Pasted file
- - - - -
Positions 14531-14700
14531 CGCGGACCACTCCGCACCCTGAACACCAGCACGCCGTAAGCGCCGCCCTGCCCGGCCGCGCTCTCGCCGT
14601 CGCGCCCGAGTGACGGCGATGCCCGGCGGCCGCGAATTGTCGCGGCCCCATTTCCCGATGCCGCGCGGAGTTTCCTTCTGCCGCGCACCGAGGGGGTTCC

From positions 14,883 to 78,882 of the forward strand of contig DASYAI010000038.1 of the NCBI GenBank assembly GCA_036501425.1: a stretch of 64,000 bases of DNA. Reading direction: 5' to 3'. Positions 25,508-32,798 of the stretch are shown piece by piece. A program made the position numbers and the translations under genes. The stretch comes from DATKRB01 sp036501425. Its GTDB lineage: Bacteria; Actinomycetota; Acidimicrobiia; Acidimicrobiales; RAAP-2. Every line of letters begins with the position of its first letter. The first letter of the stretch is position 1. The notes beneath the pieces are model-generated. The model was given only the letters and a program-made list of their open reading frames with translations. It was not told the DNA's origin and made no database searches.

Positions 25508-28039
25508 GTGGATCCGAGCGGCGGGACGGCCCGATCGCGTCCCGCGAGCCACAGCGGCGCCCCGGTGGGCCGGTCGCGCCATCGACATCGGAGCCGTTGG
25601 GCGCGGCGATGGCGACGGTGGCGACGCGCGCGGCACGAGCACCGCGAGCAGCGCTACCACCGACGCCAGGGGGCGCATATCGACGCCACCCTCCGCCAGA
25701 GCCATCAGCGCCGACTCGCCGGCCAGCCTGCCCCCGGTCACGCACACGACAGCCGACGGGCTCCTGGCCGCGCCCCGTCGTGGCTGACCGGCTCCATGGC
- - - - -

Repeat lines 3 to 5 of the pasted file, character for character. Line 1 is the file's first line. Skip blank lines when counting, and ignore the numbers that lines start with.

14601 CGCGCCCGAGTGACGGCGATGCCCGGCGGCCGCGAATTGTCGCGGCCCCATTTCCCGATGCCGCGCGGAGTTTCCTTCTGCCGCGCACCGAGGGGGTTCC

From positions 14,883 to 78,882 of the forward strand of contig DASYAI010000038.1 of the NCBI GenBank assembly GCA_036501425.1: a stretch of 64,000 bases of DNA. Reading direction: 5' to 3'. Positions 25,508-32,798 of the stretch are shown piece by piece. A program made the position numbers and the translations under genes. The stretch comes from DATKRB01 sp036501425. Its GTDB lineage: Bacteria; Actinomycetota; Acidimicrobiia; Acidimicrobiales; RAAP-2. Every line of letters begins with the position of its first letter. The first letter of the stretch is position 1. The notes beneath the pieces are model-generated. The model was given only the letters and a program-made list of their open reading frames with translations. It was not told the DNA's origin and made no database searches.

Positions 25508-28039